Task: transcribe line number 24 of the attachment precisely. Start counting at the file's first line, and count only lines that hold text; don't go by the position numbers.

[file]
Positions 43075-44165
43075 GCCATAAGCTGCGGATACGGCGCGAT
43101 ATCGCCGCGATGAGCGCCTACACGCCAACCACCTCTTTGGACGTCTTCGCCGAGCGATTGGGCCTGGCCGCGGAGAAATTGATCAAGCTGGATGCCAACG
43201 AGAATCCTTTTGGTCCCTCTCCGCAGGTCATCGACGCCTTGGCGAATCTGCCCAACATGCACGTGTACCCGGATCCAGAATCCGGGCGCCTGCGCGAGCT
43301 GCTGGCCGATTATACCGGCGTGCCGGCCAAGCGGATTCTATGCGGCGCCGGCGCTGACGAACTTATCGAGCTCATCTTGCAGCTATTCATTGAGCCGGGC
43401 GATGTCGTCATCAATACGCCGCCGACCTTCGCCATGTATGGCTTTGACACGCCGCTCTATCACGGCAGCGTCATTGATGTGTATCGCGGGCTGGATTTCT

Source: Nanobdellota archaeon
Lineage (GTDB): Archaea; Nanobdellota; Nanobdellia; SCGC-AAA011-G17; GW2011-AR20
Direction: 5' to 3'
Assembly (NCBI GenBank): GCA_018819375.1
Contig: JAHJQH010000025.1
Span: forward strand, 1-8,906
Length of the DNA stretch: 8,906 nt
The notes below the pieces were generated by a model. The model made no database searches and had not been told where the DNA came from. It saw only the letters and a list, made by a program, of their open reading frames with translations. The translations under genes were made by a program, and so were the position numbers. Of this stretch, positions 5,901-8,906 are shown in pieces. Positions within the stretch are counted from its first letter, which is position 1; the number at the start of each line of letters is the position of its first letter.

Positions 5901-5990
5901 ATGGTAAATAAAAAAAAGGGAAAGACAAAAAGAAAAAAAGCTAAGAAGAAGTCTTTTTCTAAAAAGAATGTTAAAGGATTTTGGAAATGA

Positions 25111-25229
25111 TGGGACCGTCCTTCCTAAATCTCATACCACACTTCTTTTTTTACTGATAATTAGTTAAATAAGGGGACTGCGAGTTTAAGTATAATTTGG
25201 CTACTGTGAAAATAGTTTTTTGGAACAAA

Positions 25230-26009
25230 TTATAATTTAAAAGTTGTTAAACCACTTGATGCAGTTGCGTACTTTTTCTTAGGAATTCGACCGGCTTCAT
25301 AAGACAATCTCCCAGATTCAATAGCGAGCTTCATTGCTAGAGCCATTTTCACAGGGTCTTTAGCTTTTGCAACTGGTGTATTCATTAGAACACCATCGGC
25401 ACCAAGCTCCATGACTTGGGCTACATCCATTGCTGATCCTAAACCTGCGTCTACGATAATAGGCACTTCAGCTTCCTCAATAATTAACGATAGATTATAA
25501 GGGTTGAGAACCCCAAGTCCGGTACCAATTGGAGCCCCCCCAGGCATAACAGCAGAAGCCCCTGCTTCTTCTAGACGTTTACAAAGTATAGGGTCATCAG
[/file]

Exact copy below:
25501 GGGTTGAGAACCCCAAGTCCGGTACCAATTGGAGCCCCCCCAGGCATAACAGCAGAAGCCCCTGCTTCTTCTAGACGTTTACAAAGTATAGGGTCATCAG